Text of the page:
The arrival of the new paperback edition of this book on Saturday reminded me that I had written this post back in August but had shelved it. You may recall I was in the midst of losing a very dear friend which made reading this book, and writing about death, quite a challenging and thought-provoking affair. I shelved it deciding to bring it into the light of day a few months later and see whether I needed to edit out any excess emotion. In the event I haven't changed a word.
If ever a dust jacket was going to escalate a book straight onto the 'Read Me Next' table then this was it. Accabadora by Michela Murgia, and I have scanned it at high res just so you can drink in the beauty too, if you click on the picture it should come up even larger and more beautiful...
Beautifully adorned in the most covetable of paper raiment and part of a package of books in translation very kindly sent along by MacLehose Press after I wrote here about The Life of Rebecca Jones by Angharad Price and Julia by Otto de Kat. In the pile and still to read I have The Foxes Come at Night by Cees Nooteboom, Monsieur Lindh and His Child by Philippe Claudel ( I loved both Grey Souls and Brodeck's Report) and Heaven and Hell by Jon Kalman Stefansson.
I am surprised more publishers haven't cottoned onto this cover idea. I know the rage is all for up to the minute garishly jazzy covers, or eye-catching photos that look good in supermarkets, but I can't be the only reader who might buy this on impulse for that cover...or perhaps I am, but I like. I love the format of these books too, small and beautifully bound and presented, lovely to hold and though I feel sure I am repeating myself it bears saying time and again, the frisson of expectation that each small book might be about to pack a much bigger punch than its appearance suggests. Sometimes two hundred pages is plenty.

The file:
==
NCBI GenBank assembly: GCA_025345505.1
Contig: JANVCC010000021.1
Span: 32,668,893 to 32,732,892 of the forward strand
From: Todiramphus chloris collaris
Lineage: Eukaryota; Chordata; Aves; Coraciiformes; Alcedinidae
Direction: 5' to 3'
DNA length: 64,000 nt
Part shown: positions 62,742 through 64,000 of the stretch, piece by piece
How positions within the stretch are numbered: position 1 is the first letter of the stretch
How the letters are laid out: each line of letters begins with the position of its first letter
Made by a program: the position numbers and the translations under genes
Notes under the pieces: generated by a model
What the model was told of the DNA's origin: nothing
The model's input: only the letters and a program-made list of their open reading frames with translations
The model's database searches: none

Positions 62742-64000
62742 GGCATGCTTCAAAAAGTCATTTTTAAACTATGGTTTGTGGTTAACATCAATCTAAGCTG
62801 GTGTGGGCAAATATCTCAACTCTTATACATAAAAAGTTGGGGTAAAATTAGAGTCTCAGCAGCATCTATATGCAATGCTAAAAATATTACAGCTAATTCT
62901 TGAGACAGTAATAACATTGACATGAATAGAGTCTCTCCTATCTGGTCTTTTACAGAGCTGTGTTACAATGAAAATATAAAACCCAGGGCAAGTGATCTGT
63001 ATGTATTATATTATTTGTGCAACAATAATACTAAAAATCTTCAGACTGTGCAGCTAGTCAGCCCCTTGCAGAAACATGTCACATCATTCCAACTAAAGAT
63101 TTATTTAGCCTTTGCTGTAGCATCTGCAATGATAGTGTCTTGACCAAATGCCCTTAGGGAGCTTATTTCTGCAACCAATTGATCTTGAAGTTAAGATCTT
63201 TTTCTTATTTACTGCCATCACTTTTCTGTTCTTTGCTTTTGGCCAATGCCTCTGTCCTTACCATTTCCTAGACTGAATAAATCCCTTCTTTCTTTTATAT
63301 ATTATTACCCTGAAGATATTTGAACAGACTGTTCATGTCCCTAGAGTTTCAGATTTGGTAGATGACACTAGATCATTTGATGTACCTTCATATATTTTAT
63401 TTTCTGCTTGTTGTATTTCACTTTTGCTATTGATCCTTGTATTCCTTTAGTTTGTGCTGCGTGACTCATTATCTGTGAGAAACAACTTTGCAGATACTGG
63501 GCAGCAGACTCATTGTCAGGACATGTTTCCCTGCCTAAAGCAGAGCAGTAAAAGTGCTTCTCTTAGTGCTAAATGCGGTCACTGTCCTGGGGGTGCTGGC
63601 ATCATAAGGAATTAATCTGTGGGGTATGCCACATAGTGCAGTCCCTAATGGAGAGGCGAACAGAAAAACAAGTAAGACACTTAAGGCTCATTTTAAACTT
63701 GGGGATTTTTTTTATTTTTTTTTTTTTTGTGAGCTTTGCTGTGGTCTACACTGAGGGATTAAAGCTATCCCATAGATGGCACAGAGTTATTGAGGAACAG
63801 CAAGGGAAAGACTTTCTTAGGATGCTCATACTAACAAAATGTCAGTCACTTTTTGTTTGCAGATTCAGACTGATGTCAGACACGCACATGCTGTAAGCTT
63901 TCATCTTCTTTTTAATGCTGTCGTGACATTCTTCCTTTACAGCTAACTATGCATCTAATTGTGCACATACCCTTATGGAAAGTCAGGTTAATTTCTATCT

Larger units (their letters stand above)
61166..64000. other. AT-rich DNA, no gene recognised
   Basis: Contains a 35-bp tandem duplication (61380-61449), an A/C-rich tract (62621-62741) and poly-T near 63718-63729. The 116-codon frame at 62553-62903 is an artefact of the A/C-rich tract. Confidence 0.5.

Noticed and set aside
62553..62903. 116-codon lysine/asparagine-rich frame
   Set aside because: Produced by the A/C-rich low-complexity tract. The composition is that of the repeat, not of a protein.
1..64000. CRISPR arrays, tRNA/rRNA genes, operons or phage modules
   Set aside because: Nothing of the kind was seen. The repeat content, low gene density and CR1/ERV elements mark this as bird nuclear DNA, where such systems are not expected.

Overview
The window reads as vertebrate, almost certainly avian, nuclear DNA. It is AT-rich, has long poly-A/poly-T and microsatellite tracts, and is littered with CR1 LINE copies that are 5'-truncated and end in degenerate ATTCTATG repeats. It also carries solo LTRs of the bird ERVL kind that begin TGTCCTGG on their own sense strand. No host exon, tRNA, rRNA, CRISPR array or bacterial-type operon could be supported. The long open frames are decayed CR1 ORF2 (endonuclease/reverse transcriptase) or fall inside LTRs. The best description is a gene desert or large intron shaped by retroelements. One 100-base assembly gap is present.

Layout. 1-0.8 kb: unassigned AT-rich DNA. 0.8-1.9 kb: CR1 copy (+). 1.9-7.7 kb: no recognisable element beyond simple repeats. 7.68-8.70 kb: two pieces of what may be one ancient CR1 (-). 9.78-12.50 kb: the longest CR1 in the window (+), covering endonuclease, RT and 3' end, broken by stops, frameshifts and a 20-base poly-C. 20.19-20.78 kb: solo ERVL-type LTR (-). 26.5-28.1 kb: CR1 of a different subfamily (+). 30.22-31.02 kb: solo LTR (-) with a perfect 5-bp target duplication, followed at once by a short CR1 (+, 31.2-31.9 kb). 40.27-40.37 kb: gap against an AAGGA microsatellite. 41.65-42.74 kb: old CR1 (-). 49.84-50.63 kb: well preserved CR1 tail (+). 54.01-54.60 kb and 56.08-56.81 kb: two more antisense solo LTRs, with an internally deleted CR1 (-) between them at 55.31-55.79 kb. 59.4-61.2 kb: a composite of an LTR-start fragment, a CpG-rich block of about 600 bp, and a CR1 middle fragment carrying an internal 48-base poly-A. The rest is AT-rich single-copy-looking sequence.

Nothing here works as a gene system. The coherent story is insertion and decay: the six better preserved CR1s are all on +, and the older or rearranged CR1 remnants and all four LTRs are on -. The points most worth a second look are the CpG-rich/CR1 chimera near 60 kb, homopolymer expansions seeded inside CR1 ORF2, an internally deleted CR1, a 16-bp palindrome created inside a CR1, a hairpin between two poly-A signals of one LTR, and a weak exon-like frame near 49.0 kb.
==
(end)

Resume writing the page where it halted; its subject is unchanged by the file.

And that pattern all makes me want to go and cast on some Nordic knitting except I would be wrong by many degrees of latitude because Accabadora is set on the island of Sardinia (west of Italy between Corsica and Sicily) and a place of which I know absolutely nothing. But I do now know that one of the islands assets are its weaving and tapestry, so I am hoping that the cover uses something nicely traditional because I love it so much here's an even closer close up.
Set in the 1950s, the book and the community as tightly woven as that piece of cloth on the cover. Bound by tradition and convention, the community where the seemingly minor events like a boundary dispute can have an impact that will last for a generation, and where a young child, Maria, is sold off by her mother to be a soul-child to the childless Bonaria Urrai.
'Fill'e anima: soul child
That is what they call children who are conceived twice, from the poverty of one woman and the sterility of another...'
Widowed, poor and generally weary of motherhood and her fourth child, Maria's mother parts with her willingly, Maria goes silently and Bonaria adores her. What will emerge gradually is that Bonaria is the local angel of mercy, the accabadora (and yes I have been saying abracadabra too) the woman who acts as a mid-wife to the dying...
'...as only a woman can bring life into the world, only a woman should take it away.'